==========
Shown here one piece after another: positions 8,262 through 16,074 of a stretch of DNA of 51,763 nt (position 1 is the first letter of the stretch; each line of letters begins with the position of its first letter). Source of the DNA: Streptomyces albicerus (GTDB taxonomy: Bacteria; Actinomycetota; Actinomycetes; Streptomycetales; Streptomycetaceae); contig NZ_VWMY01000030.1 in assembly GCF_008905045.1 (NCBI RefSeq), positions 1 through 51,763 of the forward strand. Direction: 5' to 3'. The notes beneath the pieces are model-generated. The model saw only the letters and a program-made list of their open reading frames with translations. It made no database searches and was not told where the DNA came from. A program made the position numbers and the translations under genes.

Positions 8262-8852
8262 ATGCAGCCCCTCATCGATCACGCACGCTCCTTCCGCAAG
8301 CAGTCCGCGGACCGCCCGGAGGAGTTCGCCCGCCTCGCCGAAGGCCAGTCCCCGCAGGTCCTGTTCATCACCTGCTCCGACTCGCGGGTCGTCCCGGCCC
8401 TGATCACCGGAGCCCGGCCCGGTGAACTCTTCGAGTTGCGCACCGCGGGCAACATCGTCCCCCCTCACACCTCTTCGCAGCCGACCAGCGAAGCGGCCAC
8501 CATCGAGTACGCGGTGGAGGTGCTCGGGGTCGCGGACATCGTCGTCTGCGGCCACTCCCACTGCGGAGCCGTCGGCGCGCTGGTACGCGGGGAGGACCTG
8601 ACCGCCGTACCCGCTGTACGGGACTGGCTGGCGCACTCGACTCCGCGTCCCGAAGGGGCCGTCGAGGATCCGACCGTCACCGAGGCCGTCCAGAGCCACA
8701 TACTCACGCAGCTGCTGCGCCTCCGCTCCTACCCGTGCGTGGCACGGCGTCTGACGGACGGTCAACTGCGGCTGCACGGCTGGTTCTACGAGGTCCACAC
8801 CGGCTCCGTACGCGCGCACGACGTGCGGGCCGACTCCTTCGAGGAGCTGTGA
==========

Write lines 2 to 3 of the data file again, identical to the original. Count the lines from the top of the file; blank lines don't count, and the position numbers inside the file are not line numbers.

Positions 8262-8852
8262 ATGCAGCCCCTCATCGATCACGCACGCTCCTTCCGCAAG